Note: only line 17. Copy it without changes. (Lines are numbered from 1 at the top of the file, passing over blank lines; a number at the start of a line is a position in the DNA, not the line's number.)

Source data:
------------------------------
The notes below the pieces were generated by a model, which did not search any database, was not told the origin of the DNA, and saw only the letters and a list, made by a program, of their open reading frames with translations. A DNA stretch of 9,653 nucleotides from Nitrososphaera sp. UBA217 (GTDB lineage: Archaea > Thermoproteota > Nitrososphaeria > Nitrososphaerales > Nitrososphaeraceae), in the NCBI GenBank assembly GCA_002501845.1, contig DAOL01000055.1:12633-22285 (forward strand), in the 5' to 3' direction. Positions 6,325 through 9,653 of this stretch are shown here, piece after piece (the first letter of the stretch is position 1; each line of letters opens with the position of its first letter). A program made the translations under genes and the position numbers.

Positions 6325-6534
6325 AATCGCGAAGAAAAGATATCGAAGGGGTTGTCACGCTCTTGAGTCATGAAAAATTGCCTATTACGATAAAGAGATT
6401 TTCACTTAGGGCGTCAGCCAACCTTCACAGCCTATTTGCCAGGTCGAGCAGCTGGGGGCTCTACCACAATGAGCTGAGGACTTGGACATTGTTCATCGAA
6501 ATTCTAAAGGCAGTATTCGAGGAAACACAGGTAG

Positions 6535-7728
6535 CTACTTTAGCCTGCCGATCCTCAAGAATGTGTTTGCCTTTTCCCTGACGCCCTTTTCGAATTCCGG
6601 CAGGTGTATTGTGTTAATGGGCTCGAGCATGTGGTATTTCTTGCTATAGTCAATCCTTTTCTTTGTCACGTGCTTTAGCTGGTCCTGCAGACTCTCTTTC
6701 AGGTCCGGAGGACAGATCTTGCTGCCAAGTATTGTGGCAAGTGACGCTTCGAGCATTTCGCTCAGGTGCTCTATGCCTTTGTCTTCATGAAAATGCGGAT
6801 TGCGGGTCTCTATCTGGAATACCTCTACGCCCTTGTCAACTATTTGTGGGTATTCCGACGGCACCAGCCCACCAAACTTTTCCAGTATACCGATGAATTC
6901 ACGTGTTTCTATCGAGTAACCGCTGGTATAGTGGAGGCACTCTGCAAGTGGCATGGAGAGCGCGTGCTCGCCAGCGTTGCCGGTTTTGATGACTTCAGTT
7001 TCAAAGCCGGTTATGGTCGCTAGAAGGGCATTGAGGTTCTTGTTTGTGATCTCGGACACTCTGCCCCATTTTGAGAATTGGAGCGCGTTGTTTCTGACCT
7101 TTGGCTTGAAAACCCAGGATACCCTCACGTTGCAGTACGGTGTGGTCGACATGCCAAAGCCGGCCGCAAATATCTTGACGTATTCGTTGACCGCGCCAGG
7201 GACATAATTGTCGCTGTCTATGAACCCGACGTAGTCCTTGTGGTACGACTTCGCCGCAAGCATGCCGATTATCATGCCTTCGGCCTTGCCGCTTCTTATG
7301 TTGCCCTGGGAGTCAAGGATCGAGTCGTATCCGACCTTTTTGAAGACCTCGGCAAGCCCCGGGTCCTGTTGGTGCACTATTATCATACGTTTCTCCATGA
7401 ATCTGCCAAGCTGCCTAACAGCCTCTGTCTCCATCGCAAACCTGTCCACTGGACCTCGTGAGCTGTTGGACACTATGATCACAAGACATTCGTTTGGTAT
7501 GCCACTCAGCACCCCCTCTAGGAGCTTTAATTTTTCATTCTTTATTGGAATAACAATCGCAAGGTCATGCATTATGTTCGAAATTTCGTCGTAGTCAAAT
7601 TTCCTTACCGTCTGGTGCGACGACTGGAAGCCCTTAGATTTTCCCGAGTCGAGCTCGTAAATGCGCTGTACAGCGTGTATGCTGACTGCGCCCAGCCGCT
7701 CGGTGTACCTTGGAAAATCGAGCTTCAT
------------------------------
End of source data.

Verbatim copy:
7501 GCCACTCAGCACCCCCTCTAGGAGCTTTAATTTTTCATTCTTTATTGGAATAACAATCGCAAGGTCATGCATTATGTTCGAAATTTCGTCGTAGTCAAAT